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Estate Litigation

“We have had the reassurance of David’s defence...”

– J. and L. Toronto

Estate Litigation

Often in my practice clients will first approach me “after the horse has escaped the barn,” so to speak; in other words they will often first consult me after the damage has been done. For example, often I am consulted by people who believe that a sibling may have stolen from a parent, or otherwise acted improperly when using a Power of Attorney; sometimes these people consult me after the parent has died, or if still alive and but not able to care for him or herself and discover that the parent is being poorly cared for despite having enough money to live safely and comfortably. As well, often they suspected that something was wrong, but did not want to approach the sibling or seek legal help because of being afraid of causing a family rift, especially if that would bother the parent. In my experience problems like these are best addressed sooner rather than later, and all consultations are confidential. Sometimes if a client consults with me when he or she first realizes that there may be a problem, I can assist them in addressing their concerns without anyone knowing that a lawyer was involved, and at relatively minimal cost.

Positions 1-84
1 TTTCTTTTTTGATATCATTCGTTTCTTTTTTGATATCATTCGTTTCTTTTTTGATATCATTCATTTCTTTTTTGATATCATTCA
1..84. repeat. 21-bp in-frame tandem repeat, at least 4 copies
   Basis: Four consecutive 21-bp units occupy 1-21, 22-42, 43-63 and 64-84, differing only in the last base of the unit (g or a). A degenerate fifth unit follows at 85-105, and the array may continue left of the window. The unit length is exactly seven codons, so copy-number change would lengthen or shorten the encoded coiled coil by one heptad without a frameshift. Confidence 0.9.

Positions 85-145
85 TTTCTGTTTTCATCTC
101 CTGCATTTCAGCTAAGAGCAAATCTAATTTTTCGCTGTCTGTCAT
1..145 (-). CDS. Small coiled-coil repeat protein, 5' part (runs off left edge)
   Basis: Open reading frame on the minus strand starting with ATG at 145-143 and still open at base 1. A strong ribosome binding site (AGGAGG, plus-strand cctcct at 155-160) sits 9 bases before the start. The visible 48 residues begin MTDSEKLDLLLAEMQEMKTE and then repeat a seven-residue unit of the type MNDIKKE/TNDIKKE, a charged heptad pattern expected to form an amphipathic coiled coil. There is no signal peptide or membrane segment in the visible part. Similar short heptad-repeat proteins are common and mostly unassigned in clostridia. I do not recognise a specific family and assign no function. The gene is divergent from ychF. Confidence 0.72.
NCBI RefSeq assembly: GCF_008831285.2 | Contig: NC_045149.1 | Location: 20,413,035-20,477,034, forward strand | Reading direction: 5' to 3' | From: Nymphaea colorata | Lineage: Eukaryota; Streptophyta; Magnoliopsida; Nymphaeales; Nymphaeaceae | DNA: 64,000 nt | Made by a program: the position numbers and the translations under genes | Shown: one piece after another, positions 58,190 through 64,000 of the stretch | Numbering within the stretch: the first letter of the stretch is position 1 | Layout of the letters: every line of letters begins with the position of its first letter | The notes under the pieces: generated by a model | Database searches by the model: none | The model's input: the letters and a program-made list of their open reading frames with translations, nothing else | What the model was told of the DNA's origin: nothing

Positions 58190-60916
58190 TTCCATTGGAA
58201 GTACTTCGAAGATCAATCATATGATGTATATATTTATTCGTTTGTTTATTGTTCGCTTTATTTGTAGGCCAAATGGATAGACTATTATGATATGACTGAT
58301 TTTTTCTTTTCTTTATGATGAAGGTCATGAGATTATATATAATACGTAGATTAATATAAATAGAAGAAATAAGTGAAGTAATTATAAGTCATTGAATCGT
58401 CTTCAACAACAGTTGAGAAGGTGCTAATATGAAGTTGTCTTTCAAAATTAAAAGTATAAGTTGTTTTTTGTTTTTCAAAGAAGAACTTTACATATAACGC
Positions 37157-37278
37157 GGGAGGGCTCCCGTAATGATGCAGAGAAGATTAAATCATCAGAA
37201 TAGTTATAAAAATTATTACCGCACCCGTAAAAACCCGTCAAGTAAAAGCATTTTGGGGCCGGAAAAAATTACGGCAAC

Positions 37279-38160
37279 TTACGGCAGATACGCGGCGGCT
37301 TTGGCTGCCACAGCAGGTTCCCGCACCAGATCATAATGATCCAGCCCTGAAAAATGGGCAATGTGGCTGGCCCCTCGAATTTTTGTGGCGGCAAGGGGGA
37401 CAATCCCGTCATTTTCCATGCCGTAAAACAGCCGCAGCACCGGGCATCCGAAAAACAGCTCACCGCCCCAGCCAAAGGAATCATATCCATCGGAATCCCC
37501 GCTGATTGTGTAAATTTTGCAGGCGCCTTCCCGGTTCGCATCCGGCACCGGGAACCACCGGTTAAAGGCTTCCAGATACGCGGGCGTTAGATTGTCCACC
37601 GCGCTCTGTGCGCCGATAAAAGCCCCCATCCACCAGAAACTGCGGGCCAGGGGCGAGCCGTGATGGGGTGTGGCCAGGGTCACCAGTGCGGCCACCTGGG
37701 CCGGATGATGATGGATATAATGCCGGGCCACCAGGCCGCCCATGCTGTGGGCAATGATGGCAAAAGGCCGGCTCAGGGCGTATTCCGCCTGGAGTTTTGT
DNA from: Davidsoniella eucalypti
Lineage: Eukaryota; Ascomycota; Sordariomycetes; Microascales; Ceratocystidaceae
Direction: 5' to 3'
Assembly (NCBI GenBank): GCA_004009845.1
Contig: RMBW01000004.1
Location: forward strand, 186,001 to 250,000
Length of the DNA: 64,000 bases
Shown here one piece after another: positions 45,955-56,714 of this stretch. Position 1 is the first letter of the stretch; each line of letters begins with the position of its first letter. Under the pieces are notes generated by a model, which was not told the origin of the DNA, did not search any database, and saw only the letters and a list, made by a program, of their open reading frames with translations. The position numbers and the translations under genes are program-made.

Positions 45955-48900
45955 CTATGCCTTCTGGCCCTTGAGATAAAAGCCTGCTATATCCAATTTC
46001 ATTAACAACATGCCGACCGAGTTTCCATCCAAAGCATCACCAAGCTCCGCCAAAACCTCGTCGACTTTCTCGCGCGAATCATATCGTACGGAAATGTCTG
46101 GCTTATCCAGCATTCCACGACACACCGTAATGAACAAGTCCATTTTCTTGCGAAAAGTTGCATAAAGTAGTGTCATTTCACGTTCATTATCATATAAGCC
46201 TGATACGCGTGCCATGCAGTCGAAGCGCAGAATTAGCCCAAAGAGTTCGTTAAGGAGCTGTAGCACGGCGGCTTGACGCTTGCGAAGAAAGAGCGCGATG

Estate Litigation involves issues surrounding the use and disposition of assets, whether real property, cash, stocks or other valuables, of “other people” and how that is to be done. People often think of the challenging of a will as Estate Litigation, and it is included among it (the “other person” is the testator, or the person who has died) but there are many other types of proceedings that can be said to be included. Matters such as Dependant’s Relief, proper use of Powers of Attorney and Guardianship, trusts, and Intestate Succession (where a person dies without a will) are also included in Estate Litigation, as are several other areas.

If you are in a situation where you believe that someone is acting improperly or negligently in dealing with an estate, a trust, or in managing the health or assets of someone else, you may have remedies to allow you to make a claim or to prevent damage in advance, or at least stop it. If you believe that you may have a claim as against an estate, whether because the will was written under wrongful influence or the deceased person was not of sound mind, or another reason (there are circumstances where the law will impose payment to certain persons by an estate, even if the deceased would not have wanted it) then you should consult an experienced lawyer to advise you and help determine if you have rights a legal solution to your issue is available.

David Brooker has had almost 20 years of experience in dealing with numerous types of estate litigation area issues; he has acted for estate trustees (executors), beneficiaries, attorneys, and others who find that they require advice, knowledge and guidance when dealing with often highly emotional and difficult disputes. If you believe you may have an estate litigation issue that requires David’s services, please email him here – the earlier you confront the issues the better the chance that they be able to resolved faster and at less cost.